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Enabling sustainable growth with additive manufacturing.

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Yoav Zeif - June 29, 2021
Yoav Zeif - June 29, 2021

Today, I was honored to deliver a presentation at The Economist Global Trade Virtual Week. This weeklong event brings together global leaders and key stakeholders to advance global trade initiatives through dialogue and trust. I talked with attendees about the supply chain of the future and how additive manufacturing will help enable sustainable manufacturing practices and drive business growth across a variety of industries. And I wanted to share my perspective on this important topic here for you as well.

Additive manufacturing enables a digital supply chain that not only brings sustainability benefits but also better meets many consumer needs.

Digital manufacturing.

Transitioning to digital manufacturing powered by 3D printing brings inherent benefits. If we can move bits and bytes around the world instead of atoms, then we should do so. If global manufacturing could be powered by a digital supply chain, rather than a physical one – a digital supply chain that moved nearly at the speed of light, with virtually no transportation logistics or carbon footprint, we should want that. If there was virtually zero material waste in the manufacturing process, we would want that too. And if we could make products lighter, stronger, individually tailored for each application … and of course cheaper … we would want that too.

 

And yet, today, less than 1% of global manufacturing uses additive manufacturing. This is despite the fact that additive manufacturing enables a digital supply chain that not only brings sustainability benefits but also better meets many consumer needs and makes possible new kinds of products in aerospace, healthcare, automotive, consumer electronics, and more.

Woman holding 3D printed heart
Woman holding 3D printed heart

Inflection point.

Fortunately, things are changing… at a fast pace, and based on fundamental business needs.

 

In fact, I would argue we are at an inflection point for global manufacturing. A point in which the massive pressures to upgrade unresponsive supply chains and 20th century energy-intensive manufacturing and transportation processes are intersecting with a maturity adoption curve for 3D printing. As Geoffrey Moore would say, we are crossing the chasm. In fact, we are building many strong, sustainable bridges to manufacturing growth across that chasm, and companies are moving faster to cross it.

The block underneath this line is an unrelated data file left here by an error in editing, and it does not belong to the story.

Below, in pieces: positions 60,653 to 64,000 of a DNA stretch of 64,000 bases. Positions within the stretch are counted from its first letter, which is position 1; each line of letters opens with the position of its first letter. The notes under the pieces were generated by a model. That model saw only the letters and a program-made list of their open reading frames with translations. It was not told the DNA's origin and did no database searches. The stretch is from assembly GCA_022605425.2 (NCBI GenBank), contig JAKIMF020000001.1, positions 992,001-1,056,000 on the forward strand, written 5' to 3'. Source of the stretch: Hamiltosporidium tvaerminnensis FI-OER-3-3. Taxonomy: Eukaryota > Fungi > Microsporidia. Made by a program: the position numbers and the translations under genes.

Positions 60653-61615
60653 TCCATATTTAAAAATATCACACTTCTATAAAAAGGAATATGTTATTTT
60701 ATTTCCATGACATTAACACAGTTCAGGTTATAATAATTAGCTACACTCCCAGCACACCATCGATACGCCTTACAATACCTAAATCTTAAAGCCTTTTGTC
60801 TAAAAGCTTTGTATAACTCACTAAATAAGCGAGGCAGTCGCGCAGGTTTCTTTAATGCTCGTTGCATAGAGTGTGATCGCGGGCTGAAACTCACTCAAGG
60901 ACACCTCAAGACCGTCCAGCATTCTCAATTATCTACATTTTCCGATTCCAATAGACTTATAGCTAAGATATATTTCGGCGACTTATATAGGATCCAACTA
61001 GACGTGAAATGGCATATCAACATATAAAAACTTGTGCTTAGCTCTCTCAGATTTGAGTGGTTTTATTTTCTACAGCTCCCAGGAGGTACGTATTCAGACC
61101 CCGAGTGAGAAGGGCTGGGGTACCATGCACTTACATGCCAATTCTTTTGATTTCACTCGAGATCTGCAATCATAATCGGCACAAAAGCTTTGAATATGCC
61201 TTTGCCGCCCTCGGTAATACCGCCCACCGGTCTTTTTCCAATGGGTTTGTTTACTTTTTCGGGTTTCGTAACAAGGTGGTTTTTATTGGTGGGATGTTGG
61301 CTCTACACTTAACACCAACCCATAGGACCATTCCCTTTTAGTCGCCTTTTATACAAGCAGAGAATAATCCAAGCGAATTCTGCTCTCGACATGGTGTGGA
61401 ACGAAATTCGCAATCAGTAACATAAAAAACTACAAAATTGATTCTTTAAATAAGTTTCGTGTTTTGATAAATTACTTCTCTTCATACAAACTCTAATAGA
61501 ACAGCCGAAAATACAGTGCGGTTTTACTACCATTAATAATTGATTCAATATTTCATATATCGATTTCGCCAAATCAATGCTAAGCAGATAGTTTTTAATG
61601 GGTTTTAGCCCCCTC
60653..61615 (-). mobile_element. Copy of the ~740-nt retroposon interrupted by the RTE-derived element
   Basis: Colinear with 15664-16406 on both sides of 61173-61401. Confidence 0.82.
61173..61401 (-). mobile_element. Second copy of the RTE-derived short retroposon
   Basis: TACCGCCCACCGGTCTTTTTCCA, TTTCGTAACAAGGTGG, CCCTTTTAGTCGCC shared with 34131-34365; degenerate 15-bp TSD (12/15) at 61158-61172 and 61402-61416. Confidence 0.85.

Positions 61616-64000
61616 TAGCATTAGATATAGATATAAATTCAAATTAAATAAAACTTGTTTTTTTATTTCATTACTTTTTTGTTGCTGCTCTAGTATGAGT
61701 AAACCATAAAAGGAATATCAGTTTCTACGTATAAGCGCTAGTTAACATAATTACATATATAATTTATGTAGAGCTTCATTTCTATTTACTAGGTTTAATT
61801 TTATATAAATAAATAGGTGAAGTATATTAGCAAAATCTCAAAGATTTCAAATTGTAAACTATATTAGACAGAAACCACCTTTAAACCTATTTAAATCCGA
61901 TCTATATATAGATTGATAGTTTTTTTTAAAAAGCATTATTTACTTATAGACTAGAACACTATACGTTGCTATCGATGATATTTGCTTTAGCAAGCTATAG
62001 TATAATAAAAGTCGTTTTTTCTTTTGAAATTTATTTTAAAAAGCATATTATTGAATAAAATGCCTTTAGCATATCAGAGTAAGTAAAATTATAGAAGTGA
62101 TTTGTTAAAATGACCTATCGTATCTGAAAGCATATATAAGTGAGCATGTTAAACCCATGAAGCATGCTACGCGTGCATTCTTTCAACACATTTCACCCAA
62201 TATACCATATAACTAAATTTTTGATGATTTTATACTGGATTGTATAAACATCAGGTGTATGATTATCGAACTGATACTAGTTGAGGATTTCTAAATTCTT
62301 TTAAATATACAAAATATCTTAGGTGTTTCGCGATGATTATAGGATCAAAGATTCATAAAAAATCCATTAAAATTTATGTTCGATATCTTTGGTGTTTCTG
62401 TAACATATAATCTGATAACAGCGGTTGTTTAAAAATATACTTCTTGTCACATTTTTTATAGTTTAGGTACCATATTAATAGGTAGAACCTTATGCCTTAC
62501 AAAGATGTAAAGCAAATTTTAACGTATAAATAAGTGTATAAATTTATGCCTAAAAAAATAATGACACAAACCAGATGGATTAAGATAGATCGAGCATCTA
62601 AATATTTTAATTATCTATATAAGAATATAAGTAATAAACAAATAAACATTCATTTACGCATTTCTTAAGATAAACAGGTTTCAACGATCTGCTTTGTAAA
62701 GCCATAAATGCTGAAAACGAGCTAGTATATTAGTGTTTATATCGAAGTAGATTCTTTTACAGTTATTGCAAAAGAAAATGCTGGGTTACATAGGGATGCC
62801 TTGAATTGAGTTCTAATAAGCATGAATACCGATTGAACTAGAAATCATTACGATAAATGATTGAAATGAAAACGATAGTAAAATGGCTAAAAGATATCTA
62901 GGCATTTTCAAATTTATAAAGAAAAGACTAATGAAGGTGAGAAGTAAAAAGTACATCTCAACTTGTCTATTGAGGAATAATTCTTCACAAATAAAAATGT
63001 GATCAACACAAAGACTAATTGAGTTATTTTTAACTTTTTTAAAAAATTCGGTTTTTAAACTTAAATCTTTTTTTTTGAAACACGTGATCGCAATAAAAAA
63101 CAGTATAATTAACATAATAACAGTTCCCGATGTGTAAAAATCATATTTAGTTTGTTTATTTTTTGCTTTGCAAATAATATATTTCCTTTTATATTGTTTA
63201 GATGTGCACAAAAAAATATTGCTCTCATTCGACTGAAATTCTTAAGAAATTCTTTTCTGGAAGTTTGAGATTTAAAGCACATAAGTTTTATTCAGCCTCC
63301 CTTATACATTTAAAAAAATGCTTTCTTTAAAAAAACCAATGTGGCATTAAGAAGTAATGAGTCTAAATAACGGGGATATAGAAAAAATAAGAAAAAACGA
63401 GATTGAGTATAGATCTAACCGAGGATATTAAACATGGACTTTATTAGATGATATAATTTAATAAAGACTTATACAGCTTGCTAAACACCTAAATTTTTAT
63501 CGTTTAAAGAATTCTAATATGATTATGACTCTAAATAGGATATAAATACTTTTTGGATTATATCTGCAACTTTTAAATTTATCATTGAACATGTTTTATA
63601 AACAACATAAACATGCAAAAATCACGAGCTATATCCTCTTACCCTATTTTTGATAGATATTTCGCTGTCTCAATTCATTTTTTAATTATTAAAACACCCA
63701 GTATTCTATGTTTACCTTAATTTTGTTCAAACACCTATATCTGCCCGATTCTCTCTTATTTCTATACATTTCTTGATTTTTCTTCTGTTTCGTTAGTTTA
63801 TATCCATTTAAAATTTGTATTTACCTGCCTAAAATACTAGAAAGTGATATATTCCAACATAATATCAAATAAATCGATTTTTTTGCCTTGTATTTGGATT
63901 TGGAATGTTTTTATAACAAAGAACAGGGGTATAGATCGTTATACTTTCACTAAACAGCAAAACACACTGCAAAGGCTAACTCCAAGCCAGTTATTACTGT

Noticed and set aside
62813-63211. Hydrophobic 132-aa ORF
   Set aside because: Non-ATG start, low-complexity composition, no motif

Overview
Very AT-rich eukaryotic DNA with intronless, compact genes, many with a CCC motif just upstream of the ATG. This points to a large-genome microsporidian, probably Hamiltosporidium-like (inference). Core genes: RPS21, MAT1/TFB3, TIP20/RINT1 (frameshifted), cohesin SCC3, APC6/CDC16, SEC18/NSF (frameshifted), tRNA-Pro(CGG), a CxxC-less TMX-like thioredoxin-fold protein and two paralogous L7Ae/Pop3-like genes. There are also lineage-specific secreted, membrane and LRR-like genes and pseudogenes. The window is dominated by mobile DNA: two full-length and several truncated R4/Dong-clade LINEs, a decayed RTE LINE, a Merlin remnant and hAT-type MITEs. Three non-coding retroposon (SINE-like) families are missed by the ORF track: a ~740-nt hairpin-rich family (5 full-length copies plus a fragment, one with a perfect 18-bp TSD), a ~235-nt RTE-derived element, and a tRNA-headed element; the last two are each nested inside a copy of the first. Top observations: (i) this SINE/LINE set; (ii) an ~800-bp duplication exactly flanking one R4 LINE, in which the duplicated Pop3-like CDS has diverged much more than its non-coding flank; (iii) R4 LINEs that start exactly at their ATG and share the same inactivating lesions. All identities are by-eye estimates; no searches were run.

Clearly, the status quo isn’t working. Manufacturers have to predict demand months in advance. Look at the challenges that automotive manufacturers, home building supply companies, and even coffee shops are having predicting demand. This is a tough situation. The less we need to predict the unpredictable months in advance, the better off we are. Even when we guess right, we’re wasting resources. According to Global Efficiency Intelligence, around 22% of global CO2 emissions come from internationally traded goods and services. We’re going to need to do better.

 

In 2019, the U.S. Department of Energy published a report called “Additive Manufacturing: Building the Future.” This was not the Department of Commerce, it was the Department of Energy! That report observed that compared to traditional manufacturing, additive manufacturing could reduce waste and materials costs by nearly 90% and cut manufacturing energy use by 25 to 50%.

 

Sustainability benefits.

Why is that? Let’s start with waste and materials. Additive manufacturing is compared to subtractive manufacturing. With additive, you add drops of resin, drops of melted filament, or layers of reusable powder to build up and create products millimeter by millimeter. Sometimes even micron by micron.  There is very little waste. Compare that to subtractive manufacturing, such as CNC machining, where you are essentially cutting away the material you don’t want.

 

Then there is transportation. Today, we spend billions of dollars moving parts around the world – on ships, trains, and planes, to places where they are ultimately assembled – and then often shipped again to consumers. Additive manufacturing enables companies to easily and simply send a digital file wherever the part is needed, and then it is printed locally. This is already happening. Rail companies in Europe, such as Deutsche Bahn in Germany and Angel Trains in the UK, are printing many of the spare parts they need close to where they need them. The French Navy is testing this out on their ships, far from land. If we could grow the scale of these applications, we could have an even bigger impact. 

Make it work in the real world.

So, the question is – can this scale? Can we make a broad variety of products using 3D printers, and at high volumes, all around the world? Yes we can, and this is ultimately why we are at this inflection point. It is why billions of dollars have recently been flooding into the capital markets around this technology. It is why companies like General Motors have been making multimillion-dollar bets on additive manufacturing over the last couple years and building out their factories of the future to include it across the production lifecycle.